It is literally true that you can succeed best and quickest by helping others to succeed.” - Napoleon Hill
Choosing any professional for a job is never easy. Most people don't know exactly what design engineers do, and they certainly don't know how to judge how competent they are.
But your potential clients might one day need the services of an A/E firm (don't leave out professional services firms) and wonder how they'll be able to choose the best one. While experience and skill in the industry are understandably important, not being deliberate enough in this selection process can have serious ramifications.
Maybe a business chooses an A/E firm based on a recommendation, but there's no innovation or creativity. Or a selected design engineer lacks dedication to the project, leaving the client wishing they could ditch the contract for someone else.
How can a potential client see into the heart and mind of a design engineer professional whose work is done largely behind the scenes?
These are difficult scenarios, but not uncommon. How can a potential client see into the heart and mind of a design engineer professional whose work is done largely behind the scenes?
While past projects are one way to accomplish this, so is the right kind of work with nonprofits.
The day your business receives a DR-840 notice from the Florida Department of Revenue will be one that you won't soon forget. This is the state's infamous Notice of Intent to Audit Books and Records. Your first action might be to crumble up the notice, toss it on the floor, and yell, "Why me?" This might feel good, but it's not going to prevent the state from auditing your business.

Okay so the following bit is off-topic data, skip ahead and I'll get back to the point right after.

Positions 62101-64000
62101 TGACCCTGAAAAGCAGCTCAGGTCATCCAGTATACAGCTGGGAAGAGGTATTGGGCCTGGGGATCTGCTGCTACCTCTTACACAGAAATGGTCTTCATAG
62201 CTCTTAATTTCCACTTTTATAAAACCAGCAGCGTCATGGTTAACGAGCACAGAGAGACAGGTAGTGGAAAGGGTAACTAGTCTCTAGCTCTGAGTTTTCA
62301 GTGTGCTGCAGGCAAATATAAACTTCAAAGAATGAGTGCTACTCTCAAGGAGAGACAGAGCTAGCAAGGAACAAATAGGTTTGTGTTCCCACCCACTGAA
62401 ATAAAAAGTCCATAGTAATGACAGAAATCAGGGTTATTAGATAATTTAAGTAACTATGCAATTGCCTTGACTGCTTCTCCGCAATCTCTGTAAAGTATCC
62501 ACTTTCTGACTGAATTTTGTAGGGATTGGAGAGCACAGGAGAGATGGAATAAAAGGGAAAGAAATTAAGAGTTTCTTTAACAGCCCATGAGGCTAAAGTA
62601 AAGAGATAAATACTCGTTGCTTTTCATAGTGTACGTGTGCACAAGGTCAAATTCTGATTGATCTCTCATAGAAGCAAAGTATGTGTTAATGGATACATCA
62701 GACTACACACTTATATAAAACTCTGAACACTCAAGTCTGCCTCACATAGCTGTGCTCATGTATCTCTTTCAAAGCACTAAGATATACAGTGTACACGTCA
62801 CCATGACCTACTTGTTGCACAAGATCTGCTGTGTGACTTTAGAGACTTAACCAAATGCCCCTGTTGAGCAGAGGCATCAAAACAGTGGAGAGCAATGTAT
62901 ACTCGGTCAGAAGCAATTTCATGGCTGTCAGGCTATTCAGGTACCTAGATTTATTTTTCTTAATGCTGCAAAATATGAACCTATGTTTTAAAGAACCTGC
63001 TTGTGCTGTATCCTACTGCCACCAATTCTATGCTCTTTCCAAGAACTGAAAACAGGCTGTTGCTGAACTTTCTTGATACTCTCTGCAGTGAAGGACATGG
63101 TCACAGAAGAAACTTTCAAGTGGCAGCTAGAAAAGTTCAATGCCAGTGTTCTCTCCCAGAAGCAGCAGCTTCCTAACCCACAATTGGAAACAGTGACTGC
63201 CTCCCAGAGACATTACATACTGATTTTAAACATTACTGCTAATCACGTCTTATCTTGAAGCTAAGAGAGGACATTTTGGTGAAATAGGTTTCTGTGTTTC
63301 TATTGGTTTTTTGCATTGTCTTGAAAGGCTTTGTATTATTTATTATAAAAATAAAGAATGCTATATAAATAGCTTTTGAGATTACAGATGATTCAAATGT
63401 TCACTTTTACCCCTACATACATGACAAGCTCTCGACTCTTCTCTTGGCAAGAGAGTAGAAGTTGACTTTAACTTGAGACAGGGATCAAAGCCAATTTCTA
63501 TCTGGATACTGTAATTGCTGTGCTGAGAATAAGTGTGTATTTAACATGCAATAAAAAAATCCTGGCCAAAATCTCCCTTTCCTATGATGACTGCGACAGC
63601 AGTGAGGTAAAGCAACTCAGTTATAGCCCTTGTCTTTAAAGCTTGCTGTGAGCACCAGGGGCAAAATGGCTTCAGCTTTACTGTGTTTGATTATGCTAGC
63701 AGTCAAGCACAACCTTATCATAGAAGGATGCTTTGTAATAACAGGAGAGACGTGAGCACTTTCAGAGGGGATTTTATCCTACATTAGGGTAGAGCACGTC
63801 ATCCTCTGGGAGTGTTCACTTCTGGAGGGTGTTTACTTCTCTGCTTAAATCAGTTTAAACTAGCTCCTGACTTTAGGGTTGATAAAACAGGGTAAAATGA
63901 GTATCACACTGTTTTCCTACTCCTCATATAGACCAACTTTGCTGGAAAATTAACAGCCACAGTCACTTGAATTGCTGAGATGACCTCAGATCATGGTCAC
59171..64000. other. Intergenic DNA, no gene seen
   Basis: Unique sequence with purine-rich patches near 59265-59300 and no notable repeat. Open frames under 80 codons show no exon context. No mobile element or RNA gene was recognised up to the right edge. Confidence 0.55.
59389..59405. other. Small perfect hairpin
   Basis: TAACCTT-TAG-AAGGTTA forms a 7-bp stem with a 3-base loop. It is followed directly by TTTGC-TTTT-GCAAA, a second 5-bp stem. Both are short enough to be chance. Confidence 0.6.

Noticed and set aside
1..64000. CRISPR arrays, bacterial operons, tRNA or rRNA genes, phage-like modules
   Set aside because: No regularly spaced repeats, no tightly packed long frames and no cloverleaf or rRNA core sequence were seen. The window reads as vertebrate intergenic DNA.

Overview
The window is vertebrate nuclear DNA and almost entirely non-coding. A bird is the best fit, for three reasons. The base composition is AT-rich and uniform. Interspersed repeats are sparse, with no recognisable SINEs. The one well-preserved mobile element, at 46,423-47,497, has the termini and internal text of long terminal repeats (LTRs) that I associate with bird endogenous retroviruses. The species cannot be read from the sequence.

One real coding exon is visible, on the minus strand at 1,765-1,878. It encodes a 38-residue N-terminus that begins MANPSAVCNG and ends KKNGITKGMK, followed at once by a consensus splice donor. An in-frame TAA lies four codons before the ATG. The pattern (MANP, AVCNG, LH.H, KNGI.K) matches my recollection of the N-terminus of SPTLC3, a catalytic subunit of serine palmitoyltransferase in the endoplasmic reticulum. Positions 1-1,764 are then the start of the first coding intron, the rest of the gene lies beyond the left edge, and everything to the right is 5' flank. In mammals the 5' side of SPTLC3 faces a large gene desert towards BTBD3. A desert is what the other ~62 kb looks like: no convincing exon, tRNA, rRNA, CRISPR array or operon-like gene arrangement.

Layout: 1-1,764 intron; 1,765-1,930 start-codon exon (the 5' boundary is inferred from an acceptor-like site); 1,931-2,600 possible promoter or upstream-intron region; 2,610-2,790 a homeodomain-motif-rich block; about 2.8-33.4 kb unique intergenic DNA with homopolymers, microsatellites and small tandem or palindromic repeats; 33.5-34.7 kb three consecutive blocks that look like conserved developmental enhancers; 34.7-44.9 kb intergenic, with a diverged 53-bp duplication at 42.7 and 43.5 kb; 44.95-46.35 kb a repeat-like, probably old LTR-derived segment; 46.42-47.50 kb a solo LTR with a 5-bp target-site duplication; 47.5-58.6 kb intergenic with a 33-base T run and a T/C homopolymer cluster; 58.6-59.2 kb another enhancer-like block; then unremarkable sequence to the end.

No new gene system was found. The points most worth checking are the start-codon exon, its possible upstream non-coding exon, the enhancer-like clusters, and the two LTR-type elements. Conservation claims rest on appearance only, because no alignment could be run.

Professional Consultants seeking to provide services to the Florida Department of Transportation must be certified as “qualified” annually in accordance with Chapter 14-75 of the Florida Administrative Code.
The First & Primary Requirement
Regardless of whether the “Request for Qualification Package for Professional Consultants” is the initial submission or an annual renewal, the package must include evidence that you (the Consultant) maintains an accounting system adequate to separate and accumulate direct and indirect costs and to support billings to the FDOT Department and other clients.
The capability to identify and separately report direct and indirect costs is the first and primary Departmental requirement for your accounting systems.
When you (the Consultant) has the expectation of billing for direct labor by the hour, a job cost accounting system is required in order to “support billings to the FDOT Department.”
Engineering firms must provide annual reimbursement rate audit reports to the Florida Department of Transportation to bid on contracts larger than $500,000.
FDOT Reimbursement Rate Audit Guidelines contain specific Departmental requirements in addition to the general guidelines contained in the American Association of State Highway and Transportation Officials (AASHTO) Uniform Audit and Accounting Guide.
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